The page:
The events in New England - the strict laws, fines, persecutions - seemed to indicate that the termination of Quaker endeavors was to come. The fine of 100 Pounds, at that time an enormous sum, was really too high for any captain to risk to bring a Quaker to the Massachusetts Bay Colony. So the English Friends, perhaps partly showing the tendency of some Friends of today, wanted to defy the law and said, "We will go to Massachusetts to preach even if they don't want us!'' They collected some money, built a little ship known as the "Woodhouse"ú and made a daring voyage across the ocean with very poor navigating equipment, having long Meetings of Worship and praying to the Lord that they would come to the right place. They didn't reach New England. They reached another little colony a little farther south, known as New Amsterdam, the present State of New York. But at that time New Amsterdam was held by the Dutch.
There were 11 Quakers aboard. Six of them had been previously imprisoned in England, and they had the mission to preach in the Massachusetts Bay Colony. Those that landed in New Amsterdam were promptly tried, whipped and jailed. Others sailed to Rhode Island, stayed there a little time and found that the mainland colony of Providence, founded by Roger Williams, was really a haven of religious freedom. Not satisfied, they proceeded north to the dangerous colony, Massachusetts. As the men and women arrived in Boston and started their preaching, they were immediately tried and whipped, including the one woman with them; and this was the first public whipping in Massachusetts of a woman for her faith. The men, however, were imprisoned and twice a week were whipped while in prison and then were branded with an "H" for heretic. Prior to that they were stripped and their bodies searched for any marks of tattoos which would prove they were witches.
One Friend stopped off at Long Island because he had heard that there were English settlers, and he preached there. But at one time a magistrate prevented him from preaching in an orchard where he had called a meeting, locked him in his house during the church service, and after the magistrate came back from the church service to his house, he found this Quaker preaching from the window of the house to a rather large, attentive group below him. He was incensed when he found that out. I should tell you the place where this first preaching occurred, which was considered the first Quaker Meeting on Long Island, is now known as Hempstead.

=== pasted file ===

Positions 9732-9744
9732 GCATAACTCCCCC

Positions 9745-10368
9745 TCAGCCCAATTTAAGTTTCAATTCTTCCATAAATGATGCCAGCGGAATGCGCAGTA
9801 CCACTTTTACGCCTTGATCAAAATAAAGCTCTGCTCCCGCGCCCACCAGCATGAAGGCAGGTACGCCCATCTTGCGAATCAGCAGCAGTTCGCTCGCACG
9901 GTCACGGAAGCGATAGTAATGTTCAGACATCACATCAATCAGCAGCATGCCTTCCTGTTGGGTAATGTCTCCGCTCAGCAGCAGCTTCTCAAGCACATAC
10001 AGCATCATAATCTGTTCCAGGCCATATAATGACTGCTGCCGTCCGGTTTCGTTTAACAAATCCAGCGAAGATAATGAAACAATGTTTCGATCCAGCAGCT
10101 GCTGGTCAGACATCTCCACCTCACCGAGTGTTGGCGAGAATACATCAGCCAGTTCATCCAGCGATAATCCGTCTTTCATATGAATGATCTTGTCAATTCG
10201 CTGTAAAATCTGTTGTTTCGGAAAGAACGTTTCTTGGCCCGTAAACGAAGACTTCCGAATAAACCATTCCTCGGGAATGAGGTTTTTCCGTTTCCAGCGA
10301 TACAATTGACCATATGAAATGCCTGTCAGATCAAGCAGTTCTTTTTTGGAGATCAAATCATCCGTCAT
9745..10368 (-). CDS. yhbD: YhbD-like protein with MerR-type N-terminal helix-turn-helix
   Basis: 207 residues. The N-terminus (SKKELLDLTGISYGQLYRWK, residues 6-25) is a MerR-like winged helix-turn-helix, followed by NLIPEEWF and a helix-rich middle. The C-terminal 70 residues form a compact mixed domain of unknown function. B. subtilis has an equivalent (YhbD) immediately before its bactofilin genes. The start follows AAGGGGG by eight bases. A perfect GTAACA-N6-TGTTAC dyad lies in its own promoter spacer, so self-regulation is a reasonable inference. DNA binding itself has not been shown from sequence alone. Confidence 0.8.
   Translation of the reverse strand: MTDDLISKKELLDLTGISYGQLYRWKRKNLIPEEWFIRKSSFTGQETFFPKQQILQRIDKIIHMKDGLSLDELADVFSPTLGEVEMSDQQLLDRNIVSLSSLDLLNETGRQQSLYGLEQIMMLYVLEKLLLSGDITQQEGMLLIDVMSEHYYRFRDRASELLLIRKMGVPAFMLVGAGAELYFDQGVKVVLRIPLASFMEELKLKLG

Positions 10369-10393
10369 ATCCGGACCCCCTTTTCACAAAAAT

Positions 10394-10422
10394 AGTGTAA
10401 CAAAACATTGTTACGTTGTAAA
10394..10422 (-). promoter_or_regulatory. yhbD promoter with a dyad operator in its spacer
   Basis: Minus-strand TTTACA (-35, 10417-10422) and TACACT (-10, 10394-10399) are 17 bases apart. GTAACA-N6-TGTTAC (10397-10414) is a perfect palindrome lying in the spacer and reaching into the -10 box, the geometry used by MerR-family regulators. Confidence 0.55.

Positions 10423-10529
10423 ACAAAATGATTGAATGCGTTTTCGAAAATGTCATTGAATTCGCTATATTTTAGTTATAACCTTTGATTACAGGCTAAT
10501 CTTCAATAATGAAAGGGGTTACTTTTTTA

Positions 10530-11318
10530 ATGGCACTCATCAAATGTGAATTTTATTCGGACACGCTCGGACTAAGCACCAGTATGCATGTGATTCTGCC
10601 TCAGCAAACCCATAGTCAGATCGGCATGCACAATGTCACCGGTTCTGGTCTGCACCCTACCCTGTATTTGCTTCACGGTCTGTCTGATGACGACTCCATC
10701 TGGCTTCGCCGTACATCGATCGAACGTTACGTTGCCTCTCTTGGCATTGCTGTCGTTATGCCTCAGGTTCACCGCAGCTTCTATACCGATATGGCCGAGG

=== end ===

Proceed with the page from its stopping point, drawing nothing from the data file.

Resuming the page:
But there were other groups, particularly in the little Dutch settlement of Vlissingen where many English people had settled and called it Flushing. There an Englishman, John Bowne, had the idea that these Quakers should have the right to hold their religious services and asked them to come to his house, or in front of his house, to have the services. The powers in charge were very much upset and called armed guards from the island of Manhattan, which was the main seat of New Amsterdam, and had them all arrested and put into jail. However, the citizens of Flushing were not satisfied with this and started a kind of civil protest. Perhaps some of you may remember from history the Flushing Remonstrance, which was made in 1657 and declared to Peter Stuyvesant, the Governor of New Amsterdam, that man should have the right to worship. But Peter Stuyvesant was so incensed that he jailed John Bowne for holding meetings in front of his house, jailed the City Fathers who signed the Remonstrance, and thought now he would get rid of these Quakers.
John Bowne had unusual power, although he was not a Quaker at that time; he pleaded in jail in New Amsterdam that he should not be tried in the Colony, as he wanted to plead his case before the Crown in Old Amsterdam. They sent him to Old Amsterdam to plead his case, and the Crown decided that the iron rule of their Governor in New Amsterdam was wrong. The Crown preferred religious freedom in the colonies, and it is reported that John Bowne went back with his freedom paper to the Governor to tell him what the Crown in Old Amsterdam had to say.
The house where John Bowne held these meetings is still standing in Flushing; every automobile map shows John Bowne House. It is today an historic shrine for religious freedom. Flushing became quite an important settlement. Later on, in 1672, George Fox visited Flushing where he preached. Because there was such a large gathering, he could not preach in the house, but in front of the house. There is now a marker of the oak, the "George Fox oak", which used to stand where he preached. This was such an important event that the United States Government 300 years later, in 1957, issued a commemorative stamp about the Flushing Remonstrance, and the cancellation mark of this particular first day cover showed the Dutch soldiers with their guns facing the Quakers in their broad-brimmed hats. It is ironical that in the ensuing centuries and up to the present time, the statue of Peter Stuyvesant has had to face the large Quaker Meeting House at Stuyvesant Square in New York City. This is a quasi-sentence upon the tyrannical Peter!